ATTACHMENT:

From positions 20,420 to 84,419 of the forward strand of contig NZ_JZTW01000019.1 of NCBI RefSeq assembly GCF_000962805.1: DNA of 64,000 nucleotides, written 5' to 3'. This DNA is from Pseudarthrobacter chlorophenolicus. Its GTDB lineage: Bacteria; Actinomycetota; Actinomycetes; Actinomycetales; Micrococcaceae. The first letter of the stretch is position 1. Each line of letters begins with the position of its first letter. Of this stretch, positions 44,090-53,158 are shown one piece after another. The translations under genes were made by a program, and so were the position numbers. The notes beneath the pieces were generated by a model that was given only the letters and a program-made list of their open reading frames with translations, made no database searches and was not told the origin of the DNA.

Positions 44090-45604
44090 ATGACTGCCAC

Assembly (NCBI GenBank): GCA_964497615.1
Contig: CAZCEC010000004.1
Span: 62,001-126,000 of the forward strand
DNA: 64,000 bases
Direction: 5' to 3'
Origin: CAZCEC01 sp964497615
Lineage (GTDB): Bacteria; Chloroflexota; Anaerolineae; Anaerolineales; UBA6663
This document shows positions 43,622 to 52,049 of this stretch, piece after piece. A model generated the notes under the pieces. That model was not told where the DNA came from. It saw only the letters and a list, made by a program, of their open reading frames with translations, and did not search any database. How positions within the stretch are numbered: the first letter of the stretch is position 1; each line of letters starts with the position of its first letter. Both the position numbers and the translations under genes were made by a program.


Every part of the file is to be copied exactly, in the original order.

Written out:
From positions 20,420 to 84,419 of the forward strand of contig NZ_JZTW01000019.1 of NCBI RefSeq assembly GCF_000962805.1: DNA of 64,000 nucleotides, written 5' to 3'. This DNA is from Pseudarthrobacter chlorophenolicus. Its GTDB lineage: Bacteria; Actinomycetota; Actinomycetes; Actinomycetales; Micrococcaceae. The first letter of the stretch is position 1. Each line of letters begins with the position of its first letter. Of this stretch, positions 44,090-53,158 are shown one piece after another. The translations under genes were made by a program, and so were the position numbers. The notes beneath the pieces were generated by a model that was given only the letters and a program-made list of their open reading frames with translations, made no database searches and was not told the origin of the DNA.

Positions 44090-45604
44090 ATGACTGCCAC

Assembly (NCBI GenBank): GCA_964497615.1
Contig: CAZCEC010000004.1
Span: 62,001-126,000 of the forward strand
DNA: 64,000 bases
Direction: 5' to 3'
Origin: CAZCEC01 sp964497615
Lineage (GTDB): Bacteria; Chloroflexota; Anaerolineae; Anaerolineales; UBA6663
This document shows positions 43,622 to 52,049 of this stretch, piece after piece. A model generated the notes under the pieces. That model was not told where the DNA came from. It saw only the letters and a list, made by a program, of their open reading frames with translations, and did not search any database. How positions within the stretch are numbered: the first letter of the stretch is position 1; each line of letters starts with the position of its first letter. Both the position numbers and the translations under genes were made by a program.